he is a reader of books, not a collector of the statues and the Gene

Roddenberry action figures and the lunchboxes and the maquettes and the

boobs and the guns and the mutants. He is all about the comics and the

real comics are past all that other stuff.

This month is as the past few and he finds he is only getting the trade

paperbacks and the original graphic novels. As he gets older, he finds

the comic books are eminently more satisfying with a discrete beginning

and a middle and an end and as such he will be getting Mike Allred's

fourth volume of The Atomics, (DEC012083) as well as the

collected Colonia (DEC012101). He takes a black Sharpie, his

faithful Sharpie, the one that smells of licorice and dirt, and makes

thick black marks across the alternate gold foil number zeroes and the

royal blue covers and the nude cheerleader covers and the bleached art

covers as he goes along, for they offend his cranky albeit delicate

sense of aesthetics.

He gets a Through the Habitrails (DEC012261) for his

brother-in-law, who will enjoy the surreality of the corporate drone in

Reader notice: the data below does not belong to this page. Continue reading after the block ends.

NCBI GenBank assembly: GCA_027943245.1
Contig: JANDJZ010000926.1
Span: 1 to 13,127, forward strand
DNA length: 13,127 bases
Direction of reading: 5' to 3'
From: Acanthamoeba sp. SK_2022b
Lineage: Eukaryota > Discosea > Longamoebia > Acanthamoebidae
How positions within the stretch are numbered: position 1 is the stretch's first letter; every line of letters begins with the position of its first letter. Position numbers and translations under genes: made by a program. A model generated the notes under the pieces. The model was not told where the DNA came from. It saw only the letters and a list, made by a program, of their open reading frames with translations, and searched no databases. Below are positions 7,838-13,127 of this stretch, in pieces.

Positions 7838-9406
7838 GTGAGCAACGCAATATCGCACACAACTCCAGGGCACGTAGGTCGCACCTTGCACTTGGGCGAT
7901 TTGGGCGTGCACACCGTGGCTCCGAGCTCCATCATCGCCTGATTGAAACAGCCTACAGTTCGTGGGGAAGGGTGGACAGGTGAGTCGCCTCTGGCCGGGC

an ever-changing landscape of cubicles and man-sized hamster cages. This

may be the tenth or fifteenth copy he's bought, but this one speaks to

many of his friends, his friends, dear friends, who, unlike him, who

have to leave their homes by the sea and commute across the water to

jobs within the city.

He laughs, briefly, to see an advertisement for Super Dooper Groovy

Space Chicks #0 (DEC012400). laughs his hot fudge sundae laugh

because he has to admire the cheek of the title and of the art and of

the ad copy which loudly proclaims that the book will ship in full

color, monthly, and yet the ad is in black-and-white as is the zero

issue itself. He may buy it anyway, just to put cash in the hands of

folks who are so silly. "Don't Miss This One Baby" the copy reads,

without punctuation, hallowed, over-used and strict punctuation,


He never liked punctuation that much, anyway.

Email about this column should be sent to larry@comicbookresources.com.

Of course, most answers to simple questions you may have about me or my company can be gleaned from http://www.ait-planetlar.com.

While you can get your news about the funny books all over the Internet, I usually make it a point to let slip at least one bit of information at the Loose Cannon Message Board that I post nowhere else. This week, hop over and tell me what the old man missed. Personally, I think he's crackers for not mentioning the Memories of Outer Space hardcover from Humanoids (DEC012435), or the Alison Dare trade paperback (DEC012521), but what're ya gonna do? The guy talks about himself in second and third person rather too often for my taste.